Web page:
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Rio Sex Comedy -- Film Review

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TORONTO -- Press notes explain that veteran actors from several countries along with local non-actors semi-improvised their roles in Jonathan Nossiter's "Rio Sex Comedy," which moves from swank high rises and clinics to the dangerous slums of one of the world's most fascinating cities, Rio de Janeiro. Furthermore, Nossiter made this a communal shot with filmmakers, actors and key technicians jointly possessing a ownership stake in the film, One hopes the psychic rewards were great since the financial ones will be minimal.

"Rio Sex Comedy" has plenty of Rio - the best thing about the movie - but not much sex and very little comedy. It's more a bewildering mess from a high intelligent American director indulging himself a little experimentation in his adopted city. The film may never get off the festival circuit other than in the countries behind the co-production, Brazil and France.

Nossiter, who wrote and directed, wants to mix documentary and scripted scenes that all whirl around notions of beauty, race, class and sexual attraction, among other themes. Consequently, the film is both too ambitious and very poorly focused.

It's very hard to pin down who the characters are supposed to be since they all act in such erratic manners. Perhaps another theme here is the tropical sun's effect on expats.

Bill Pullman plays the U.S. Ambassador as if he were a petulant child sent to summer camp. After a week in Rio, he has no idea why he's there or how to behave. Of course, he shouldn't be in Rio anyway since the U.S. Embassy is in Brasilia. When a filmmaker fudges things like this, you wonder what else he is mis-reporting about his adopted country.

Anyway the Ambassador escapes his limo to run into a favela, one of Rio's hillside slums where no diplomat would last long. Only Nossiter portrays the favela as one big happy and misunderstood homeland albeit with gangsters and drug dealers. Fortunately, the errant ambassador gets rescued, in a fashion, by Fisher Stevens, who supposedly conducts tours of the slums for busloads of tourists.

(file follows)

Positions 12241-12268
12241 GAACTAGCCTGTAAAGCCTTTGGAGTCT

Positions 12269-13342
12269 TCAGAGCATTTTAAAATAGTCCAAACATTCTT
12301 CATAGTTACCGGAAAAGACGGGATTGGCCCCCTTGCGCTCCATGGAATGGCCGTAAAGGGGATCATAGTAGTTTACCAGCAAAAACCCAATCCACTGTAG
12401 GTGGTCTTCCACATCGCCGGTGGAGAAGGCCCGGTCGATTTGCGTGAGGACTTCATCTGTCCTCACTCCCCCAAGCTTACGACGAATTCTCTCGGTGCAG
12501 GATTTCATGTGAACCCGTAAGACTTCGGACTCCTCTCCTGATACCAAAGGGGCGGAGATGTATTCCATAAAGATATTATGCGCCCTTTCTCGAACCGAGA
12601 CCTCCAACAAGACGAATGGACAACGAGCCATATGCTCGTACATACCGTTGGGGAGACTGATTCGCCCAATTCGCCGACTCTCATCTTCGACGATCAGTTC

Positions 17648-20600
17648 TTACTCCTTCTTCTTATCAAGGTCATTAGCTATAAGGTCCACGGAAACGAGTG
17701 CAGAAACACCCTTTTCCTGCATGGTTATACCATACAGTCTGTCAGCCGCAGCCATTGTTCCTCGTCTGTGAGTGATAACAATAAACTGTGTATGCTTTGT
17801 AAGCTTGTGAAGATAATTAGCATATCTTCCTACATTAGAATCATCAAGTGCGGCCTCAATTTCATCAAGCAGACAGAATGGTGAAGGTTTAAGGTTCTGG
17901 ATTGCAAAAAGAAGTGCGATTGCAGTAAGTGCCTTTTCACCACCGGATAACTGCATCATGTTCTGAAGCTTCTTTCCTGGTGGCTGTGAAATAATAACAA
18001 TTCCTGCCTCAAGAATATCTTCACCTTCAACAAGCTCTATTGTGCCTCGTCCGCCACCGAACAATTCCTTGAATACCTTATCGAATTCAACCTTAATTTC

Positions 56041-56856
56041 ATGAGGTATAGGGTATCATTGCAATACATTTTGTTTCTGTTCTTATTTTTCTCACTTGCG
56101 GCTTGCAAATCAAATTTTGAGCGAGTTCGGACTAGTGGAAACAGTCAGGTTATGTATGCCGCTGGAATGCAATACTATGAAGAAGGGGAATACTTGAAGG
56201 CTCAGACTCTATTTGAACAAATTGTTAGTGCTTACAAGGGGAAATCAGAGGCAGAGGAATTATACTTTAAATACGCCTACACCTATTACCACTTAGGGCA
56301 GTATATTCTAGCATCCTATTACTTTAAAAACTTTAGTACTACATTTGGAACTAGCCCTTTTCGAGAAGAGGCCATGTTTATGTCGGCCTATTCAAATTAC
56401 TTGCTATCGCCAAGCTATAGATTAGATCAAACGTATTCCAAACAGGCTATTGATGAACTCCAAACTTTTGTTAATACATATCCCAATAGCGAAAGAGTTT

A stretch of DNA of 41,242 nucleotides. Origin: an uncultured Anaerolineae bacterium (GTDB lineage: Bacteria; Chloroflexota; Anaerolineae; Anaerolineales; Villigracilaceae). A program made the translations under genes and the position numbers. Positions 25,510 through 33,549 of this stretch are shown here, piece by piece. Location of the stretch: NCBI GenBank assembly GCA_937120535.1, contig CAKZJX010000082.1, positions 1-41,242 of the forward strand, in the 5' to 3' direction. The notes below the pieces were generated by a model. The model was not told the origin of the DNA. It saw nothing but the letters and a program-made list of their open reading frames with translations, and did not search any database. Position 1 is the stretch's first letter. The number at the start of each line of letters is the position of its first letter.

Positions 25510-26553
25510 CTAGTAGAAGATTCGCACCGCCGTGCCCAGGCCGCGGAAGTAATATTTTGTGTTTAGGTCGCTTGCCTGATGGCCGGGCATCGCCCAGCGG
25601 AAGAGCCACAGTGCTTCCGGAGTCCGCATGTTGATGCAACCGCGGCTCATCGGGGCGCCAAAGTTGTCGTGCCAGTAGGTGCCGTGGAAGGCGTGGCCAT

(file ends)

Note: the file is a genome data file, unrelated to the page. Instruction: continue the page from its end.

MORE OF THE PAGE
Irene Jacob plays a French filmmaker making a PC film about dark-skinned servants that means to scold Brazilians about their class snobbery and abuse. When her long-suffering husband (Jean-Marie Roulot) brings his irresponsible cameraman-brother (Jerome Kircher) over from France to help shoot her doc, she takes an immediate dislike to him and then beds him as often as she can. Oh, those naughty French.

Then there is Charlotte Rampling's British plastic surgeon, who flees a stultifying marriage to instantly become "Rio's top plastic surgeon." Only she spends her entire time talking people out of going under her knife. A son shows up but she insists that she's the teenager, indulging in sex with strangers, while he must play the indulgent parent. Oh, those naughty, frustrated English.

And so the cultural stereotypes go. One Brazilian woman escapes stereotyping if only because she is so implausible. Newcomer Dani Dams plays an Indian native discovered by the Yank tour guide up the Amazon. He falls madly in love with her and imports her whole family to his hillside enclave. She learns English in about five minutes and suddenly wants to become a TV soap star.

More "madcap" comedy ensues when the Ambassador forms an NGO to put Christo-like wraps over the favelas and a whore's gangster pals kick the French husband out of the favela wearing only his underpants.

Nossiter appears to be expressing comic ambivalence over do-gooders in foreign climes and expats in general. Although it is hard to say exactly what the film intends since it really isn't articulate about any of this. Scenes tend to wonder all over the place.

If Nossiter truly shot 300 hours of footage as, again, the press notes claim, perhaps he simply chose the wrong scenes.

Venue: Toronto International Film Festival
Production companies: Cinema Dependant with Primo Filmes
Cast: Charlotte Rampling, Bill Pullman, Irene Jacob, Fisher Stevens, Daniela Dams, Jerome Kircher, Jean-Marc Roulot, Mary Sheyla, Dani Dams
Director/screenwriter: Jonathan Nossiter
Producers: Jonathan Nossiter, Matias Mariani
Executive producers: Philippe Carcassonne, Santiago Amigorena, Francois Sauvagnargues, Gilles Baudoin, Flavio Ramos Tambellini
Director of photography: Ludomir Bakchev
Production designer: Ze Luca
Editor: Sophie Brunet, Jonathan Nossiter
Sales: Cinetic Media, eOne Ent
No rating, 125 minutes